Dear Debt Adviser,
I was laid off from my job in February. I went on unemployment until my benefits ran out, and I still don’t have a job. My husband works, but without my income, we can’t pay our bills. To make ends meet, I took $10,000 out of my individual retirement account. But that’s not going to last us very long. I’m 53, and I may not be able to get another full-time job, so I’m thinking of dipping into my IRA again. It worries me, though. Do you get hit with penalties when you use your IRA to pay debts?
I’m glad you wrote to me before you took more money out of your IRA. What you need is a new financial plan, and this may or may not include early withdrawals from your IRA. Just because you’re younger than the 59 ½ age limit doesn’t mean you have to pay a penalty on your early withdrawal. I’ll explain this later. First, though, let’s do some financial replanning.
It seems you’ve concluded that you may never again earn what you did before you lost your full-time position. And you can’t afford to wait to find out. Given that, it’s time to match your spending to meet those new expectations.
I suggest that you start by documenting where all your money goes each month. You’ll be surprised at how quickly you’ll find waste and fluff. No one likes to reduce expenses, but it may be necessary to pay your bills. Additionally, if you are using your credit cards to extend your income, you must stop. Use cash or a debit card so you don’t add to your existing debt load.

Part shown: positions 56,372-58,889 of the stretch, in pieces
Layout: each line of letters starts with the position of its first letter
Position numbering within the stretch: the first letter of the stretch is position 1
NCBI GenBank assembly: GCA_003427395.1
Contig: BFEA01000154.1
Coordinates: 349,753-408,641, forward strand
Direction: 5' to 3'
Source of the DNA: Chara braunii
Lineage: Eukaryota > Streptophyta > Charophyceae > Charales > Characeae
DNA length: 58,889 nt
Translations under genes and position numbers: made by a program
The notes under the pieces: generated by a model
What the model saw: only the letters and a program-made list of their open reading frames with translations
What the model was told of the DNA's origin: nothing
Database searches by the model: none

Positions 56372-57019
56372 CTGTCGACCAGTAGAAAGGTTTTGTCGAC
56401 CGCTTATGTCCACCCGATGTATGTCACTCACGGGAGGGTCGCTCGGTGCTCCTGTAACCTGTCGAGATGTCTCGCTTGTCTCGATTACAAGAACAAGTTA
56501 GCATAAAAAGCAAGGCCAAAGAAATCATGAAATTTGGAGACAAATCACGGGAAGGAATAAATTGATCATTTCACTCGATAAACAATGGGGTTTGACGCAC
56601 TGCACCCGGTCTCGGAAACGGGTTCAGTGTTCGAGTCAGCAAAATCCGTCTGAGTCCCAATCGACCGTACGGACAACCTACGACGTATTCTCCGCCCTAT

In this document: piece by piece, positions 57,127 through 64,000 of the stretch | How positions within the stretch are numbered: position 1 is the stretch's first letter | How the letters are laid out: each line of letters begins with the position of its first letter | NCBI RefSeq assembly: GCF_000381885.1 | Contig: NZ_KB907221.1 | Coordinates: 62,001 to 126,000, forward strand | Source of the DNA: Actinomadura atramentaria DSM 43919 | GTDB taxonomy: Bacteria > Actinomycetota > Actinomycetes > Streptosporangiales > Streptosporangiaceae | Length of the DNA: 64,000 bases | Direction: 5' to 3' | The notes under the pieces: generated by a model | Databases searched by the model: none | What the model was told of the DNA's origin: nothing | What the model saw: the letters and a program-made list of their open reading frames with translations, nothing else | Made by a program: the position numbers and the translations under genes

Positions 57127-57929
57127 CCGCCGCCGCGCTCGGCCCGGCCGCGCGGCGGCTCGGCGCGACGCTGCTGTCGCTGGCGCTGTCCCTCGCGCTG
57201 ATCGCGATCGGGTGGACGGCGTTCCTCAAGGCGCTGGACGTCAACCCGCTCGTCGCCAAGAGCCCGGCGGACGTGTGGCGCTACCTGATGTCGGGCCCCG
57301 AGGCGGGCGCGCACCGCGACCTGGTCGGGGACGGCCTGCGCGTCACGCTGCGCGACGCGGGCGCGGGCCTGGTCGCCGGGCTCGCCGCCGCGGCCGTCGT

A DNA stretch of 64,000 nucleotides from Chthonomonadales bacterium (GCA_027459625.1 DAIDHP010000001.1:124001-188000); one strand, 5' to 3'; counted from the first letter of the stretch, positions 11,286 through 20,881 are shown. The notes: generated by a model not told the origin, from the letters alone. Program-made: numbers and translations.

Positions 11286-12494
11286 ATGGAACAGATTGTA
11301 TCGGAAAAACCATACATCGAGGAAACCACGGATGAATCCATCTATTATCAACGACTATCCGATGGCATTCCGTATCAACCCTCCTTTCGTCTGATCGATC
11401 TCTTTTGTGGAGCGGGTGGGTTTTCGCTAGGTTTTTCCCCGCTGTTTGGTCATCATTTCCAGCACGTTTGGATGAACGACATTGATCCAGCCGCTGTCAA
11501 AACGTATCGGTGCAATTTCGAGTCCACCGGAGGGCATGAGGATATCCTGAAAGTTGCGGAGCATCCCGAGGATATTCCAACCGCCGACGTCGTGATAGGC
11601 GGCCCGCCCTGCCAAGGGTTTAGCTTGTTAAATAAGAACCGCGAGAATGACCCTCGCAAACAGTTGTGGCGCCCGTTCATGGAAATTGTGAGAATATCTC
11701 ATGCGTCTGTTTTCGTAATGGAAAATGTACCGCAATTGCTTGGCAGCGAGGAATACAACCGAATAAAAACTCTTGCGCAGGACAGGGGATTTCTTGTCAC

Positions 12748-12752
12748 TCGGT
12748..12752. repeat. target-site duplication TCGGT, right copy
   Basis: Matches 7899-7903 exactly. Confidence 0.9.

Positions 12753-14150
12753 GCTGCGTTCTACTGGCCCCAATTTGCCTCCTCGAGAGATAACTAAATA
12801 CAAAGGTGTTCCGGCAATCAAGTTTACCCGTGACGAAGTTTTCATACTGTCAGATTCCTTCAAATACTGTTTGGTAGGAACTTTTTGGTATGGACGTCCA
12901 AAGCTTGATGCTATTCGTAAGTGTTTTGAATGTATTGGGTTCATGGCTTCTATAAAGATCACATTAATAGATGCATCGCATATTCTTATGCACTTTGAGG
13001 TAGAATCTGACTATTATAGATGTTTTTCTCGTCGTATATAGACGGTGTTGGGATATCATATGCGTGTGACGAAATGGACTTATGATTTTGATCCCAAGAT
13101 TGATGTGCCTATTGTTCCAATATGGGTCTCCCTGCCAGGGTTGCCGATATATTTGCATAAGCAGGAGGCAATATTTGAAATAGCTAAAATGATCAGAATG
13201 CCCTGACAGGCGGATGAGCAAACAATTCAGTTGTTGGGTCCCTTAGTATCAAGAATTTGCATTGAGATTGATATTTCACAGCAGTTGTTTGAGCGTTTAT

If you need help with trimming expenses, contact a reputable, nonprofit credit counseling agency at the National Foundation for Credit Counseling or the Association of Independent Consumer Credit Counseling Agencies. A certified credit counselor will review your expenses and income and make suggestions on other budget cuts. A counselor also may help with lowering payments on your credit card debt.
If your bare-bones expenses still outstrip your income, you might consider taking IRA withdrawals to bridge the gap as long as it is a temporary fix. But watch out: If you keep taking money out of your IRA, you’ll have a horrible retirement. As part of a short-term bridge, the Internal Revenue Service has rules that allow you to take early withdrawals from your IRA without a penalty.
As a last resort, you might consider a Chapter 13 bankruptcy filing. This could help you keep your house, and your unsecured creditors would have to settle for what the judge believes you can afford to pay over five years. You must be sure, however, that you can afford your current mortgage and all other expenses with your new income level. If not, it might be better to sell your home and downsize your living arrangements.
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